This may sound like a slightly mundane or preachy post, but it's also entirely necessary.
It recently came to my attention that one of the most-used internet ad-blocking browser extensions is running a fundraiser (get this) to run a series of internet ads. Now, as if that inherent irony (hypocrisy?) wasn't bad enough, the entire logic in this idea is even worse.
For those who don't already know: Most content on the internet is free for a reason. From your social networking sites to your email and news providers, ads provide a way to provide content to everyone while still allowing the website owners to make a profit. Of course, many websites don't make any profit--such as the millions of dreary blogs that haunt the dark corners of cyberspace--but the big powerhouses need money to survive. Advertising is a win-win situation. Site users get free content at the trade-off of having to see some unwanted content (ads), and the owners get a nice profit, dependent on readership.
Along come the ad-blockers.
Belonging to a generation of "everything should be free", the likes of which thinking that it's their god-given right to copy music and movies until their hard-drives are maxxed out, some individuals think that they are too good to be advertised to. That is, they will accept the free content provided by sites such as this one, but renege on their side of the bargain by blocking the very thing that makes the content free. It's the R0 tip to the waiter, the athlete parking in the disabled bay, the rich guy not paying taxes. And, worst of all, unlike these examples, simply viewing adverts costs nothing! It's the worst of the entitlement attitude.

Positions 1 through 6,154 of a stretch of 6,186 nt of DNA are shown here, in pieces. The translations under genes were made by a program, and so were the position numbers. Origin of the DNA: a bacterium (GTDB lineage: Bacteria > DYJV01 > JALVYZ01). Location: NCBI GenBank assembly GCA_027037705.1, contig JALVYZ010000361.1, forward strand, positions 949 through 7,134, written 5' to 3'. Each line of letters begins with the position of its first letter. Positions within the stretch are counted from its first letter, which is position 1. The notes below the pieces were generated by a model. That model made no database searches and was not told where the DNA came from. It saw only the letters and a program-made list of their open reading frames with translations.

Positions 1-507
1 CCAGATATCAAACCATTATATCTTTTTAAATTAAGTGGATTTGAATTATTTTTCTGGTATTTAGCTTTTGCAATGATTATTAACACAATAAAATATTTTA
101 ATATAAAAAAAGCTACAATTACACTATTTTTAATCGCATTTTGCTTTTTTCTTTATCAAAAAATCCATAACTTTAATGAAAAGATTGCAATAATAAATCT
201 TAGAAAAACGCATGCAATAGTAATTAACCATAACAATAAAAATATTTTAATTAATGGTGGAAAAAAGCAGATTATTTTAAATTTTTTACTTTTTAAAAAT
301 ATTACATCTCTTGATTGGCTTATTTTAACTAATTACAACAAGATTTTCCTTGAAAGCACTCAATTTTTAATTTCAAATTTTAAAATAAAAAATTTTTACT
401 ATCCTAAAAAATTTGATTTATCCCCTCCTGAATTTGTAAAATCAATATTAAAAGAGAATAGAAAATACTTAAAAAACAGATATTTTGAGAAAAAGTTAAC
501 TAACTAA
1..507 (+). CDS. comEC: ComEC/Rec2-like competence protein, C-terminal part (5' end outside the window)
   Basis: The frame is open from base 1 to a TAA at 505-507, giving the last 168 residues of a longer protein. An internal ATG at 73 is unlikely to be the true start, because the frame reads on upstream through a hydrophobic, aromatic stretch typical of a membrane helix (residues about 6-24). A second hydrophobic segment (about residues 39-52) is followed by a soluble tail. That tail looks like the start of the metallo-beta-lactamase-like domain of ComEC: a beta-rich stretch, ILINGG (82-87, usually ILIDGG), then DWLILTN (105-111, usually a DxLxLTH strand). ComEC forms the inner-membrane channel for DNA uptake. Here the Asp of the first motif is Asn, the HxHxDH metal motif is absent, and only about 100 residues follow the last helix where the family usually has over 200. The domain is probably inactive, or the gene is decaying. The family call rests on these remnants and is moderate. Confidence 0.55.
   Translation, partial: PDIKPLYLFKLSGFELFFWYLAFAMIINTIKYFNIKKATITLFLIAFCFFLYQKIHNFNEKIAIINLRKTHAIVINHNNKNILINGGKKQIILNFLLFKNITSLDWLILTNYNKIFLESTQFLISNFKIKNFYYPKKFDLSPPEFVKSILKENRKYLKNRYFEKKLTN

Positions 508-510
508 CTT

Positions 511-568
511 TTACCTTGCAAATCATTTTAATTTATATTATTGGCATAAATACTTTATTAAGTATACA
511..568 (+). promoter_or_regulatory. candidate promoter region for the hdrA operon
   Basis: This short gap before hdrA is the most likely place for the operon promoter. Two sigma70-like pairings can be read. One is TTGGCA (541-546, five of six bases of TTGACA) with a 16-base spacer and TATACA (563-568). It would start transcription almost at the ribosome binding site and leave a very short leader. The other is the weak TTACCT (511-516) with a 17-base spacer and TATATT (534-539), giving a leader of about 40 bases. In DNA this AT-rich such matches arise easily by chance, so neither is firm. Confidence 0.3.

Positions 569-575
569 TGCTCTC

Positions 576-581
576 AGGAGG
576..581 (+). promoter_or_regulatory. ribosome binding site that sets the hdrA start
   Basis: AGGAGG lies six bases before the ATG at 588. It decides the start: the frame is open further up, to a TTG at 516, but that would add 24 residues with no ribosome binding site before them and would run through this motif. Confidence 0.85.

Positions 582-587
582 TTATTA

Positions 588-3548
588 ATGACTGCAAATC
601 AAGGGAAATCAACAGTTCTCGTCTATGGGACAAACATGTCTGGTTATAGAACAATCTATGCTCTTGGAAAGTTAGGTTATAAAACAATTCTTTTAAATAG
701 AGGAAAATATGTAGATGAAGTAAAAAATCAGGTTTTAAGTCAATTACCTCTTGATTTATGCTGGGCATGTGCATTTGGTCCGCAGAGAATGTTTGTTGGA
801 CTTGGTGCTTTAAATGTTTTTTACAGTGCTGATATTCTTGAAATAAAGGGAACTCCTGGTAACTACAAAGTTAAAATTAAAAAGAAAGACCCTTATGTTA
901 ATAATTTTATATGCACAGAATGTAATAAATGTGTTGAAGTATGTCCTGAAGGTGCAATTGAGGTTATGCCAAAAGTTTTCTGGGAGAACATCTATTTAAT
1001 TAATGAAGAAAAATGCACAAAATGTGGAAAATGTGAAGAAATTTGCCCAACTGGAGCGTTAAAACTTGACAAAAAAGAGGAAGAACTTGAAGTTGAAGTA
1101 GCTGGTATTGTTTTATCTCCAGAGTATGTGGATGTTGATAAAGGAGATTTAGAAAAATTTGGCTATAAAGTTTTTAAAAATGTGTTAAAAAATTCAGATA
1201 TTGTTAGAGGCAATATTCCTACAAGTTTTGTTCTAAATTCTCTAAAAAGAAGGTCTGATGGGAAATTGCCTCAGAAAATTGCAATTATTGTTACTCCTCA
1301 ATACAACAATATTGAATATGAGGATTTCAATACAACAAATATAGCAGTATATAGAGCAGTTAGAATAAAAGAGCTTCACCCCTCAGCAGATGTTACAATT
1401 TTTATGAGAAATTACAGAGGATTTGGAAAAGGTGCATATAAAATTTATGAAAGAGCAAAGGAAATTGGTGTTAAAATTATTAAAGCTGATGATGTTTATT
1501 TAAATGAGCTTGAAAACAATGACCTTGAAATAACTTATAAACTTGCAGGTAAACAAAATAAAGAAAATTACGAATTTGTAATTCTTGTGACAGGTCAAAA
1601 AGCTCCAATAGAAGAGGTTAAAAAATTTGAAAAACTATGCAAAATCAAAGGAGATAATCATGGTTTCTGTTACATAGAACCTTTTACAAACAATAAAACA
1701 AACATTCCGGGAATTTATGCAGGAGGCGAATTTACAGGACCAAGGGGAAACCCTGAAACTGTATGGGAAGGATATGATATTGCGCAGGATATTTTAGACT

First rant over. Let's quickly talk economics and, sadly, defend this above group of people somewhat. In any group situation, while it may benefit the overall group if most of the members did a certain thing (say, receive ads with their content), a minority of members would be better off themselves if they were the exception to the rule. That is, though I would want everyone to watch ads, I'd have a better time if I didn't. However, in order for this to work, it has to be the case that I'm in the minority of those doing this. Let's take another example: Society needs people to pay tax. If it didn't, there would be no infrastructure. However, some deviants can get away with not paying tax and still receive the benefits provided by the money of those who pay tax. But, and this is the important bit, if too many people stop paying tax, everyone (deviants and good citizens alike) would be much worse off.
This is why the latest ad campaign for the ad-blocker is incredibly short-sighted. It amounts to those people who are cheating their taxes encouraging others to do so! It's the kid in class who's found a copy of the upcoming exam paper photocopying it for the entire class to use. At what benefit to themselves? I have no idea.
Make no mistake, if a majority of people block ads on the internet, the internet will not simple be a nice, ad-free haven (as this company purports). Instead, you can expect to start paying for content, and to see smaller websites shut down from lack of revenue.
If you like free content, don't block ads.
Sure, they can be a bit annoying. But what's far more annoying is having to directly pay to access a site.
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